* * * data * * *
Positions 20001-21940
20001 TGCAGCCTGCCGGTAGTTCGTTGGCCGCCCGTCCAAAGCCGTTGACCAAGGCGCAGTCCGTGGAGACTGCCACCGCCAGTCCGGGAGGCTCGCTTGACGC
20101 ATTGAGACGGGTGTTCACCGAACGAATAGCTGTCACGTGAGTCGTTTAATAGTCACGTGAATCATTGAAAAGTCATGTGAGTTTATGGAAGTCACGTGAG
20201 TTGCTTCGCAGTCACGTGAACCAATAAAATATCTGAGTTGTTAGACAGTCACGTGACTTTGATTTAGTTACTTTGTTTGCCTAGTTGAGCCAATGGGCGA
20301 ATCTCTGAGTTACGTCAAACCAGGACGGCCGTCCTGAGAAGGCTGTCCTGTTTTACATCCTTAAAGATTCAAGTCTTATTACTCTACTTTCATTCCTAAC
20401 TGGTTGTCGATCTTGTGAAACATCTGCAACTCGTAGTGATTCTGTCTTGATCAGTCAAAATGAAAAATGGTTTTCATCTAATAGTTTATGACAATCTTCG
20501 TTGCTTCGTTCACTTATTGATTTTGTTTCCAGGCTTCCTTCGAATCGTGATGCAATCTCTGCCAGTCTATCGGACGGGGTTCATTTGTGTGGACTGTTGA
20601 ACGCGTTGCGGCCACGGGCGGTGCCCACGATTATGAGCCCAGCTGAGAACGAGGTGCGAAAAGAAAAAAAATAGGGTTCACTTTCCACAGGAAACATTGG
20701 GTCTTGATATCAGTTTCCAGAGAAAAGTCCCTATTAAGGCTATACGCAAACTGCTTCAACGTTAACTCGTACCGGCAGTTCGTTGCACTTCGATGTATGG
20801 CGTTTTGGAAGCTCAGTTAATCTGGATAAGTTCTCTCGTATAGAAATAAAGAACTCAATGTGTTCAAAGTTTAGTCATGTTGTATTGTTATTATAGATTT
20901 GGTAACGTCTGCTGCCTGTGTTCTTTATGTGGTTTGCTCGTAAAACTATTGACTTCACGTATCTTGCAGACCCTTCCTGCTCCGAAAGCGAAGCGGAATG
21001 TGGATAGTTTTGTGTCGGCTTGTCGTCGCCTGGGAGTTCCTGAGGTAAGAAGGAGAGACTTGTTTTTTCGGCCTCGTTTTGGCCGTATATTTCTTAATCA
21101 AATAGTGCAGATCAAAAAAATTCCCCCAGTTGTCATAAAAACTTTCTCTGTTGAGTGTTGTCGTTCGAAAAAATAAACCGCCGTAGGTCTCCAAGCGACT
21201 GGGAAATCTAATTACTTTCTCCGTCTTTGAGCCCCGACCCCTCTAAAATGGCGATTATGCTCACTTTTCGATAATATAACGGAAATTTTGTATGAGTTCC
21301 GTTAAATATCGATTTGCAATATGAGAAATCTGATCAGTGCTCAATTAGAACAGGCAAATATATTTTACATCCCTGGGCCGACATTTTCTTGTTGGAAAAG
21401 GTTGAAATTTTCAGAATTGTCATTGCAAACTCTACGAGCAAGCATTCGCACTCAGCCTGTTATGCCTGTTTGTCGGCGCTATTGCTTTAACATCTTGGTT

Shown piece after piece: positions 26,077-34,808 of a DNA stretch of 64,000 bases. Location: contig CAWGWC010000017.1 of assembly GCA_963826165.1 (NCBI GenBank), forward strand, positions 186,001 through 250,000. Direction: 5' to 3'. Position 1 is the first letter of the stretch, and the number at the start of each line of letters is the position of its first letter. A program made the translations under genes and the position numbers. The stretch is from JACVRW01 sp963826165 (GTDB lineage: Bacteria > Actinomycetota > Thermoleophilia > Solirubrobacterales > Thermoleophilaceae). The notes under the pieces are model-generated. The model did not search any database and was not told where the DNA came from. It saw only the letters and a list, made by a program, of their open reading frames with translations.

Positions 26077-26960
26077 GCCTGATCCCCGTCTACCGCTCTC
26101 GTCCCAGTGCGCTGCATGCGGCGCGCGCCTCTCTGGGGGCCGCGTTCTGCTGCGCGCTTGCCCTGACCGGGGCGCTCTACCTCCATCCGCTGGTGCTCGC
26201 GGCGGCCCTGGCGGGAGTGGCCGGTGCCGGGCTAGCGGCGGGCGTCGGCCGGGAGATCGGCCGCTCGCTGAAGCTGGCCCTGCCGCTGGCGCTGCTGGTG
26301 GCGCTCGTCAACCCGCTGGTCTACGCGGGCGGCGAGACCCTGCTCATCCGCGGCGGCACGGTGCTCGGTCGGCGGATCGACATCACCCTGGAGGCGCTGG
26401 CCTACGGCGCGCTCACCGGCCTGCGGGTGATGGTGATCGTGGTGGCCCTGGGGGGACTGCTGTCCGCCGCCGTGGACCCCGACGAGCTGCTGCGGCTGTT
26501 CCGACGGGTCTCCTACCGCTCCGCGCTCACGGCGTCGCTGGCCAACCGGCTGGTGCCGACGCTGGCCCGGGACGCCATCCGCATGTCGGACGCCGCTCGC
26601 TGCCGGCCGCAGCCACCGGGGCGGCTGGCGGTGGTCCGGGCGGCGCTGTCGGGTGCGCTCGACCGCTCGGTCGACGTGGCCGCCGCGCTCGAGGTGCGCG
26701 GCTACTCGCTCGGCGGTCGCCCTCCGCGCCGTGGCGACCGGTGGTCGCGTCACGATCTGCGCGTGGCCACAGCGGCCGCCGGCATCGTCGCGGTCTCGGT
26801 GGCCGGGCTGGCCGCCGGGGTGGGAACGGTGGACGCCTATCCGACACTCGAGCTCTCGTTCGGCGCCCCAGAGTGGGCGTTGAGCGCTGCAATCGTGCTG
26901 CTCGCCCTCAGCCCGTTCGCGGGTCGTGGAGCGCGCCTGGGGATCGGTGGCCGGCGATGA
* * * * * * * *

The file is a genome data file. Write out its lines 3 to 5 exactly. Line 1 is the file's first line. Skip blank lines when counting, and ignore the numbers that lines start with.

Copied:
20101 ATTGAGACGGGTGTTCACCGAACGAATAGCTGTCACGTGAGTCGTTTAATAGTCACGTGAATCATTGAAAAGTCATGTGAGTTTATGGAAGTCACGTGAG
20201 TTGCTTCGCAGTCACGTGAACCAATAAAATATCTGAGTTGTTAGACAGTCACGTGACTTTGATTTAGTTACTTTGTTTGCCTAGTTGAGCCAATGGGCGA
20301 ATCTCTGAGTTACGTCAAACCAGGACGGCCGTCCTGAGAAGGCTGTCCTGTTTTACATCCTTAAAGATTCAAGTCTTATTACTCTACTTTCATTCCTAAC